Why are former Tazreen staff nonetheless on the streets?

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In the past 45 days, at least 40 (former) employees of Tazreen Fashions Limited have protested on the sidewalks outside the press club, which has largely gone unnoticed by the media. Every night they make beds out of thin blankets and hang mosquito nets on the club’s fence for another restless night. Every morning they ask the press club authorities to allow them to use the toilets, although most are turned away and forced to find repulsive alternatives (hence most drink no more than a glass of water throughout the day). They may eat a full meal and tidbits throughout the day brought back by well-wishers and a handful of left-wing activists who are doing their best to raise the morale of the protesters. When it rains, as it did two nights ago, you have no choice but to let it wash over you and wait for the cool air to dry your clothes. Almost all of them experience significant physical pain, which has only worsened over the past month from sitting on the hard mortar for so long. But they firmly believe that they will not leave the streets until their demands for decent compensation, rehabilitation and justice are met.

Most were permanently disabled when jumping off the upper floors of Tazreen Fashions Ltd to escape the fire that killed over 117 workers on November 24th eight years ago. There was no fire in the factory, the stairs and exits were blocked in most cases on floors and the main door was locked from the outside, while the nine-story building only had permission to build three stories. Although spared their lives, the injured workers have since experienced an incredible nightmare and have been unable to find work or stay in their jobs for long. They were their families’ breadwinners before the fire, but have lived on people’s charities and loans for the past eight years. With Covid-19, the charities and loans have dried up, and even the stores are no longer selling groceries on credit.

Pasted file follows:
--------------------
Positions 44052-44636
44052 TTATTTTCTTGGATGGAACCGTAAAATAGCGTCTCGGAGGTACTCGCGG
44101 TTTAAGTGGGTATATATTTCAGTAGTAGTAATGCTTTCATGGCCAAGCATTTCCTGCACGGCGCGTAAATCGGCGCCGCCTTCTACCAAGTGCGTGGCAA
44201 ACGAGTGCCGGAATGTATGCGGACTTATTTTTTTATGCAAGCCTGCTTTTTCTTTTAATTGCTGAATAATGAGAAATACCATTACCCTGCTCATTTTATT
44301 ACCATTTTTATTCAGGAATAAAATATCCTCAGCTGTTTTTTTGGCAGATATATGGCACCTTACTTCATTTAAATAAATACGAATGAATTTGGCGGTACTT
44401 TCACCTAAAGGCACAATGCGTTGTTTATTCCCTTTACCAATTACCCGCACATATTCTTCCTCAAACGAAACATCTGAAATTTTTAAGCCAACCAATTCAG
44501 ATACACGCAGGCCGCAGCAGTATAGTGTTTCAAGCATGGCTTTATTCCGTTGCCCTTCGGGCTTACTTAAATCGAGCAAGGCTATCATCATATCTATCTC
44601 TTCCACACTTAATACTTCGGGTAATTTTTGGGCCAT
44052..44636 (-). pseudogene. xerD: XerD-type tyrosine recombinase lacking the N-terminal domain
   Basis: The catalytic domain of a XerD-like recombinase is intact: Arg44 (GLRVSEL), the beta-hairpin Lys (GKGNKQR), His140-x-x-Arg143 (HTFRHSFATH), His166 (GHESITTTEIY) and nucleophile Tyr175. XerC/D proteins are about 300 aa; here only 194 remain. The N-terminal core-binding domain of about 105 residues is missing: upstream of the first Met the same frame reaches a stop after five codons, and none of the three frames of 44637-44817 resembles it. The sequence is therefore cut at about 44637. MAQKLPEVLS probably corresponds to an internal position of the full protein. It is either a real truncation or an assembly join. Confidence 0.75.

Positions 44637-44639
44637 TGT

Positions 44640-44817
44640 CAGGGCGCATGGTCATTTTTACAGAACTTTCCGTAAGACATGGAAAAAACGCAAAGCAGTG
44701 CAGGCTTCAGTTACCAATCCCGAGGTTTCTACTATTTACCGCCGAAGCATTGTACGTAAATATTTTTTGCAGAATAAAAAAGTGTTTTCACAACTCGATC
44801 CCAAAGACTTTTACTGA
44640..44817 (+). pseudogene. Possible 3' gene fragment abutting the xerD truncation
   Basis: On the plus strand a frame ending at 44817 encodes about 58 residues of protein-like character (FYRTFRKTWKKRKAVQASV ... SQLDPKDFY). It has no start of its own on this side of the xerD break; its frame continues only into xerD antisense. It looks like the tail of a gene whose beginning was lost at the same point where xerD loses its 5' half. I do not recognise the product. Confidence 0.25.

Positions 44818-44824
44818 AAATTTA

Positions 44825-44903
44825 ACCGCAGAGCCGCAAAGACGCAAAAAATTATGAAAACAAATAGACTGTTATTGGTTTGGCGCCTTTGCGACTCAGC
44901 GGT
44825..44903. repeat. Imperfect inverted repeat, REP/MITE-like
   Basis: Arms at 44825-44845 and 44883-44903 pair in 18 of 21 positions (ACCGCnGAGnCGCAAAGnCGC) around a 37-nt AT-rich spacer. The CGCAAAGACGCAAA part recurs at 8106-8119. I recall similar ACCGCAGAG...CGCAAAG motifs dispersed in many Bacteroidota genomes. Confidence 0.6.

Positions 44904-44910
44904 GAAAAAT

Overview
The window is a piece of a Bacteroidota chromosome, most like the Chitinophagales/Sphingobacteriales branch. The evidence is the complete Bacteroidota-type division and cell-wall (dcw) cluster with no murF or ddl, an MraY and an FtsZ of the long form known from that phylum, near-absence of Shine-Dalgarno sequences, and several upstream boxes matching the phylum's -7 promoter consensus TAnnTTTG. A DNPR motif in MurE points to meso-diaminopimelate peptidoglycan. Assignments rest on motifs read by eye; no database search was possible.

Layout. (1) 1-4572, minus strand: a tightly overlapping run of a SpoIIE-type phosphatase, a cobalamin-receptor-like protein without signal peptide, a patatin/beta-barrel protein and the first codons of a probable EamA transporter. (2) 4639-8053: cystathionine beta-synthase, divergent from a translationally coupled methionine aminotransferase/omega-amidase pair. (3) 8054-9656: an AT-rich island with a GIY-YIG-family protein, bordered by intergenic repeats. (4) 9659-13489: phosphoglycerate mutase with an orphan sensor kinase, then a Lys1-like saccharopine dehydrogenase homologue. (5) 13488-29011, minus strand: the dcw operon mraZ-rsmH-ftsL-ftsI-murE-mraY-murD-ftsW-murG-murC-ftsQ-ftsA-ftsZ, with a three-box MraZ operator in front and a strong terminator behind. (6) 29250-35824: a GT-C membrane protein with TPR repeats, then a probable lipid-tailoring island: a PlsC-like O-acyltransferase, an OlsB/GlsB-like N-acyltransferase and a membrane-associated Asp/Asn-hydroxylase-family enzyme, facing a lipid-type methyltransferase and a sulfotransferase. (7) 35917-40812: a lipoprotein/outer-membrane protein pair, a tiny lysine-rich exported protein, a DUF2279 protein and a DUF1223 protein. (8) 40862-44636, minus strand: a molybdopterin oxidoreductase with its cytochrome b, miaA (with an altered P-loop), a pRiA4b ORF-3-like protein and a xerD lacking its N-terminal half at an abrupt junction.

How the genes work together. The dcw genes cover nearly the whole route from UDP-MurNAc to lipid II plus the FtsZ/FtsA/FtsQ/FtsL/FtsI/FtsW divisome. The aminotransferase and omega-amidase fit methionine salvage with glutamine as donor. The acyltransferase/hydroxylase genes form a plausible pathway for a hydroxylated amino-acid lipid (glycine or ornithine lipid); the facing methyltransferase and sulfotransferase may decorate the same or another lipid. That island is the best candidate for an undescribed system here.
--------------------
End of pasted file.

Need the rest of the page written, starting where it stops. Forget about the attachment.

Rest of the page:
“If I had known about the debt and hardship that awaited me – that I would become a beggar outside the press club – I would not have tried to save myself by jumping off the third floor,” says Jorina Begum, who stretched on her uncomfortably on the sidewalk, her feet swollen from sitting on the ground for over a month. Three bars pierced her bones and flesh during the fall, and her spine was permanently damaged. After several operations, countless visits to the physiotherapist and lifelong pain relievers, Jorina still cannot sit still or stand on her feet for too long. The pain in her spine is relentless. Her husband packed and left years ago, and since then her elderly mother has supported her and her two children – eight and ten respectively – as domestic servants on her meager income. But with Covid, her mother’s income has also fallen and now they are threatened with eviction as they have not been able to pay rent in the past three months.

“Whatever alms we received four years ago were used almost immediately to repay the first four years of loans – loans that I used for surgery, medicine, and simply to support my children. I still owe at least five lakh Taka and no one will not lend me any more money. And honestly how am I supposed to pay back the loans in the first place? My mom is getting older and sicker and I should be the one to support her, but after she fed us, she didn’t even have Money I’ve been an active member of the workforce. I don’t want to be a beggar forever. I want rehabilitation. “

Labor activists have long argued that permanently disabled workers should receive compensation at least equal to their lifetime earnings, taking into account the bonuses and increments they would have earned by the time they retire. According to our labor laws, however, the life of a deceased employee is still worth Tk 1 lakh and that of a permanently disabled employee is worth Tk 1.25 lakh. Eight years after Tazreen, the government made no attempt to change the compensation rules, which remain among the lowest in the world. Indeed, later demands by labor activists and workers to change the law have been dismissed as unsustainable for industry. According to the China Labor Bulletin, our main competitor in the apparel sector, China, can offer compensation to workers worth around Tk 78 lakhs.